THE BLOG
02/18/2014 11:15 am ET Updated Apr 20, 2014

Antibiotic Research and Development in the Age of Superbugs (Part 2)

In my last piece, I may have given the impression that in spite of early successes we are in full retreat from superbugs. The simple existence of Totally Drug Resistant Tuberculosis (TDR-TB) is certainly the stuff of Hollywood-style nightmares. Unfortunately, as I described previously, there are obstacles standing in the way of the development of new ways of fighting back against the threat of antibiotic resistance. These obstacles, the scientific difficulty of discovering new bacterial targets to attack and the regulatory burden faced by those that choose to try, have left us in a position of antibiotic research being a very financially unattractive proposition. While it might seem very easy to dwell on the dark side, there are pockets of people organizing with new and varied methods of striking back.

One approach being promoted by The Pew Charitable Trusts along with many others is the Limited Population Antibacterial Drug (LPAD) mechanism for approval, which would entail smaller clinical trials with the condition that successful drugs would only be available for limited populations of patients that met very specific criteria for treatment. While this framework may well result in new antibiotics appearing more quickly on the market than the traditional pathway, the limited opportunities for commercialization will mean that pharmaceutical companies will only find this an attractive proposition if they can increase the prices charged to reflect this. In an environment of ever increasing healthcare costs, charging more for life-saving drugs will mean that while the LPAD mechanism will no doubt be a very useful new weapon in our arsenal for fighting antibiotic resistance, it is unlikely to be the only weapon we will need. Any successful strategy in the evolutionary war we are engaged in with pathogenic bacteria will require a diversity of approaches.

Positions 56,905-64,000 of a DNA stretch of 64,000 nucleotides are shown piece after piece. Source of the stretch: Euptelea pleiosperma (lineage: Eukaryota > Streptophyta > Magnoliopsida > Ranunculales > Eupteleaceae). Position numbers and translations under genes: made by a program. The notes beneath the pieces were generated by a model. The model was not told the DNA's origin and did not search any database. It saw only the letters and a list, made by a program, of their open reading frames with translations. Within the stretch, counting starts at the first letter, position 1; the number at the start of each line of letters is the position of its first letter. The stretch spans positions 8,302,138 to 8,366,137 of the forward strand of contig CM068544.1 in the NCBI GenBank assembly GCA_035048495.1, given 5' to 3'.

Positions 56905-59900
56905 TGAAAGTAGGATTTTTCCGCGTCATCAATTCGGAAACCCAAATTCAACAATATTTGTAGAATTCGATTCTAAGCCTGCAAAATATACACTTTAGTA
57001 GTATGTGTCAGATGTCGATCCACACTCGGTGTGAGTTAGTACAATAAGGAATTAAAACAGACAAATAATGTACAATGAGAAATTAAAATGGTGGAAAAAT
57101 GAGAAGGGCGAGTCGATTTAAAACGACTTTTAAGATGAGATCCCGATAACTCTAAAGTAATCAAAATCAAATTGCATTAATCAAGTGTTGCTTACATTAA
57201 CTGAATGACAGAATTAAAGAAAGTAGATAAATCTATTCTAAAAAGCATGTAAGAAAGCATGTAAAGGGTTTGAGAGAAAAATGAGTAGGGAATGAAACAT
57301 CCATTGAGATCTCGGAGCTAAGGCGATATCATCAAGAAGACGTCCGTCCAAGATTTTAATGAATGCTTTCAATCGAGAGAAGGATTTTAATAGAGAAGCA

Fortunately, there is already such a diversification of methods to stockpile our arsenal. Another of these methods aims to directly tackle the significant financial cost that pharmaceutical companies face for the research and development of new antibiotics. A 2011 study from the London School of Economics estimated that a new antibiotic could be expected to LOSE a company an average of $50 million. Little wonder they are less and less enthusiastic about pursuing such research. A possible solution is being implemented by the Biomedical Advanced Research and Development Authority (BARDA). BARDA is part of the Office of the Assistant Secretary for Preparedness and Response, which was set up in the wake of Hurricane Katrina to improve the federal response to disasters and sudden public health emergencies. BARDA's interest in antibiotics is primarily directed at agents that could be used in bio-terrorism attacks, such as anthrax or tularemia. Who better to take on the escalation of weaponry in our "war" against infectious disease?